Re: [CR] Raleigh Professional Mark IV--high BB


Example: Framebuilders:Jack Taylor

Date: Wed, 25 Feb 2009 12:07:58 -0800
From: Jerome & Elizabeth Moos <jerrymoos@sbcglobal.net>
To: <classicrendezvous@bikelist.org>, donald gillies <gillies@ece.ubc.ca>
In-Reply-To: <20090225012406.90158EC89@ug14.ece.ubc.ca>
Subject: Re: [CR] Raleigh Professional Mark IV--high BB


Well I have a Mk I, or at least the mostly white Pro, with a 1970 serial number, even though it corresponds to the 1969 catalog. The catalogs show the 1970 Mk II with the fastback stays, and different geometry. Perhaps they built some Mk I's in 1970 to use up the older tubesets, much as Schwinn built the early 80's Superior to use up leftover Paramount tubesets. Or maybe they had some delay in rolling out the Mk II in 1970, so continued the Mk I until the Mk II was in production.

BTW, did any of Pros after the Mk I and before the Team Pro have conventional seatstays, as opposed to the Brampton fastback stays? I could have sworn I'd seen early 70's Pros in the mink brown color with conventional stays, but the 1970 catalog at RetroRaleighs shows the 1970 Mk II already with the Brampton stays. There is no 1971 catalog there, so no photo of the MK III, but the 1972 catalog shows the MK IV with Bramption stays (best as I can make out). I suppose they might have gone to Brampton stays on the Mk II, then back to conventional on the MK III, then back to Brampton again on the MK IV. But that would be very strange, even for Raleigh.

Regards,

Jerry Moos
Big Spring, Texas, USA


--- On Tue, 2/24/09, donald gillies wrote:


> From: donald gillies <gillies@ece.ubc.ca>

\r?\n> Subject: Re: [CR] Raleigh Professional Mark IV--high BB

\r?\n> To: classicrendezvous@bikelist.org

\r?\n> Cc: jerrymoos@sbcglobal.net

\r?\n> Date: Tuesday, February 24, 2009, 7:24 PM

\r?\n> The Raleigh Pro's indeed have very short top-tubes. I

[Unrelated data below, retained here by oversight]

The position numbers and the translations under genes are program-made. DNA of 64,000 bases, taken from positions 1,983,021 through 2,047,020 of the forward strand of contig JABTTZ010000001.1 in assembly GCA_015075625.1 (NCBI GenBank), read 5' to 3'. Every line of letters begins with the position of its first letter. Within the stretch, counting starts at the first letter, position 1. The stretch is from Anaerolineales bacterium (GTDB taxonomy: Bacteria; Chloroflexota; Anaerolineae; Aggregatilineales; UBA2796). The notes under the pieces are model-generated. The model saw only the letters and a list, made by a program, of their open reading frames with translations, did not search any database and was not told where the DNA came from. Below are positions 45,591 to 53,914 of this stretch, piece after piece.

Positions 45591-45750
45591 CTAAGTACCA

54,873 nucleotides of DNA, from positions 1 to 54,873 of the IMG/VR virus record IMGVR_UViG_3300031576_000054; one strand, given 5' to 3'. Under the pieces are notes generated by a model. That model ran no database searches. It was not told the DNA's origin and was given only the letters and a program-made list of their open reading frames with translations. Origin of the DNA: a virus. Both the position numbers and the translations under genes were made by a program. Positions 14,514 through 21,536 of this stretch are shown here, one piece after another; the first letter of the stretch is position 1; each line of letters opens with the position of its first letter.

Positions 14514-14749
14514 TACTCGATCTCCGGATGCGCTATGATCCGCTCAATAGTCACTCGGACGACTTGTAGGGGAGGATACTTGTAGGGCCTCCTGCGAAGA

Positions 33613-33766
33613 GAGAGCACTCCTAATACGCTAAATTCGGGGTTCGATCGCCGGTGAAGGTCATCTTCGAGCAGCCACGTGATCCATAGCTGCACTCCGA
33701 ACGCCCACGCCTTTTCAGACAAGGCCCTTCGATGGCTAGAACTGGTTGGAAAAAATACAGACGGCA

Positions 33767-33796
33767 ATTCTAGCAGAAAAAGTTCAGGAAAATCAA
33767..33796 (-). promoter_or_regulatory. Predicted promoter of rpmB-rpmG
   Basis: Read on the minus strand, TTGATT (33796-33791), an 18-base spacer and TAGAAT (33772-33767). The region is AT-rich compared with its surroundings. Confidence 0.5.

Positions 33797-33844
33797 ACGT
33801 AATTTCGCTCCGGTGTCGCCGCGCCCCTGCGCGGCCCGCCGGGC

\r?\n> have a feeling

\r?\n> that's because they were supplied with longer stems

\r?\n> than you usually

\r?\n> see on a racing frameset, perhaps to make the italianesque

\r?\n> and

\r?\n> short-wheelbase design more stable to steer.

\r?\n>

\r?\n> By the way, the Carlton Giro D'Italia - which is the

\r?\n> basis for the

\r?\n> Mark II, III, and IV models - is a very old model, going

\r?\n> back to the

\r?\n> early 1960's. In the late 1960s when Raleigh began

\r?\n> importing bikes

\r?\n> into the USA, I think the first model they imported was the

\r?\n> top-of-the-line Carlton Flyer, which was badged as a

\r?\n> Professional and

\r?\n> later retitled "Professional Mark I".

\r?\n>

\r?\n> I am wondering what is the difference between a

\r?\n> Professional Mark II,

\r?\n> III, and IV because they all appear to be similar to the

\r?\n> Giro D'Italia

\r?\n> in the Carlton Catalogues. What were they were tweaking in

\r?\n> 1971 and

\r?\n> 1972?

\r?\n>

\r?\n> Incidentally, I doubt that anyone owns a 1970 Mark I.

\r?\n> Beause that

\r?\n> would mean that in 1971, the Mark II AND the Mark III were

\r?\n> both

\r?\n> released in the same year!

\r?\n>

\r?\n> - Don Gillies

\r?\n> San Diego, CA, USA